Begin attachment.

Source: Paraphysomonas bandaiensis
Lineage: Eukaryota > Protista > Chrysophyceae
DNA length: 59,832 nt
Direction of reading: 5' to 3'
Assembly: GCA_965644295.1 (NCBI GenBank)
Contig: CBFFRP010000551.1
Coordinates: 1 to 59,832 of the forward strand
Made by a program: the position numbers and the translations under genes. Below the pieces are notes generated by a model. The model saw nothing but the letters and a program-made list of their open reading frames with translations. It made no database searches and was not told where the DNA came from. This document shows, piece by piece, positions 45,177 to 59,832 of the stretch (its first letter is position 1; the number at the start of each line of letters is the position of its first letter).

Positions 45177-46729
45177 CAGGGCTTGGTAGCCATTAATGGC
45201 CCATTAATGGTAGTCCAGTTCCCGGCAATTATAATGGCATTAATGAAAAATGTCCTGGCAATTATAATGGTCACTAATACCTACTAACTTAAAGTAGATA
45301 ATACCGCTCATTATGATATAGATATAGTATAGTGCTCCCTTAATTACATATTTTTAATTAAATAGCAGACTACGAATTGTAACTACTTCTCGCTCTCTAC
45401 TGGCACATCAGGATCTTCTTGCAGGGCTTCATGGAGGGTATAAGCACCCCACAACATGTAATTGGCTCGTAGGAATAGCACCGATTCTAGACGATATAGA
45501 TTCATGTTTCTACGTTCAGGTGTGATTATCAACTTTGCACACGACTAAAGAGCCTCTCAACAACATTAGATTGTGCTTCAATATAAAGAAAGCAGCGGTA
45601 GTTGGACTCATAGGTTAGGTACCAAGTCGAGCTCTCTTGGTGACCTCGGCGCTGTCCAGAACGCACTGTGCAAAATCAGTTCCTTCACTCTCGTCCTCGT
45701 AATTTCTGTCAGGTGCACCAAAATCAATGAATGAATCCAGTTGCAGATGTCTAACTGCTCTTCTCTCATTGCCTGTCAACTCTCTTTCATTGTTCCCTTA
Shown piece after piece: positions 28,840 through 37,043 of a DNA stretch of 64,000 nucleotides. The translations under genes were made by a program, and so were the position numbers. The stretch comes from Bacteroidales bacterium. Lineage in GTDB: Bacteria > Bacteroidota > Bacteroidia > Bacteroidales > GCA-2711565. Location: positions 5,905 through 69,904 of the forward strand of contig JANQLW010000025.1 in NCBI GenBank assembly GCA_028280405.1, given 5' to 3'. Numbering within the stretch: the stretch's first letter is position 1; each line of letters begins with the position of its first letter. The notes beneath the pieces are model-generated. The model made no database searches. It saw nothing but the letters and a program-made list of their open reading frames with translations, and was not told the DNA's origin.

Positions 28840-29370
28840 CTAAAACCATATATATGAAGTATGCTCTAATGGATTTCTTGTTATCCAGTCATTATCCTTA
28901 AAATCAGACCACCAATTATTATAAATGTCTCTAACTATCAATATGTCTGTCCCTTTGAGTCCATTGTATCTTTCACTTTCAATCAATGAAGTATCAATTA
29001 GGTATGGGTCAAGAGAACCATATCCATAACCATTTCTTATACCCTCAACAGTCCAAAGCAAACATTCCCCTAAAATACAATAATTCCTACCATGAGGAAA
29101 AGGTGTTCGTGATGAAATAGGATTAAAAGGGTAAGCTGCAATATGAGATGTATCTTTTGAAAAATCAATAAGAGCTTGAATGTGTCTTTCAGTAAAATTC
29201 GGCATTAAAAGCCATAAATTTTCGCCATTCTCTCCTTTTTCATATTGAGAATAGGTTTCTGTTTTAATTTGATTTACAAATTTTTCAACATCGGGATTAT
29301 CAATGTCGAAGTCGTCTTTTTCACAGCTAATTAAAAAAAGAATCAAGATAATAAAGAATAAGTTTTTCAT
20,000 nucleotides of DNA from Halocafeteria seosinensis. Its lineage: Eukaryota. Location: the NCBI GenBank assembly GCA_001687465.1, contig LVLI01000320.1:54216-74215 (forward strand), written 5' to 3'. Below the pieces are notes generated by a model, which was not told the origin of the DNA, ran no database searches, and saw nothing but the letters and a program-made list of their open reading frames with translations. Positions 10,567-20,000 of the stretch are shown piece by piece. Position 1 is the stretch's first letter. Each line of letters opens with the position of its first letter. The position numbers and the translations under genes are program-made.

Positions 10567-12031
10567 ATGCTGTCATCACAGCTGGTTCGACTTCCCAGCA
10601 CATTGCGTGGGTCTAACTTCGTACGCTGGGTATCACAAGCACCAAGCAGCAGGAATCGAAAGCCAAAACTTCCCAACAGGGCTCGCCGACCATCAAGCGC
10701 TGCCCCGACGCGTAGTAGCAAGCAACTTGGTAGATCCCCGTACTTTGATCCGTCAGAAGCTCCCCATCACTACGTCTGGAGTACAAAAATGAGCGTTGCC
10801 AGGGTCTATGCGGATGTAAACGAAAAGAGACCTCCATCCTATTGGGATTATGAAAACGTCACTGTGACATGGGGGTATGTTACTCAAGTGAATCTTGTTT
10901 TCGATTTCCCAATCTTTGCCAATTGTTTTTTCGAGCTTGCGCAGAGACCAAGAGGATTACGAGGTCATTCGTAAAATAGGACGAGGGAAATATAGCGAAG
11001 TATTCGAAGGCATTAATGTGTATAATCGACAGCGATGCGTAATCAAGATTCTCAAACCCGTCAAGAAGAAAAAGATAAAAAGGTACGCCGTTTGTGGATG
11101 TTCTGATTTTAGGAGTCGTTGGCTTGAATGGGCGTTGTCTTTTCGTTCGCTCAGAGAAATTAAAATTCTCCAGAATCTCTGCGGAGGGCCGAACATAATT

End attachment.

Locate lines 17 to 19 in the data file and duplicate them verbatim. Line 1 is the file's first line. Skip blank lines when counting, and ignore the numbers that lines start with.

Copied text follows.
Shown piece after piece: positions 28,840 through 37,043 of a DNA stretch of 64,000 nucleotides. The translations under genes were made by a program, and so were the position numbers. The stretch comes from Bacteroidales bacterium. Lineage in GTDB: Bacteria > Bacteroidota > Bacteroidia > Bacteroidales > GCA-2711565. Location: positions 5,905 through 69,904 of the forward strand of contig JANQLW010000025.1 in NCBI GenBank assembly GCA_028280405.1, given 5' to 3'. Numbering within the stretch: the stretch's first letter is position 1; each line of letters begins with the position of its first letter. The notes beneath the pieces are model-generated. The model made no database searches. It saw nothing but the letters and a program-made list of their open reading frames with translations, and was not told the DNA's origin.

Positions 28840-29370
28840 CTAAAACCATATATATGAAGTATGCTCTAATGGATTTCTTGTTATCCAGTCATTATCCTTA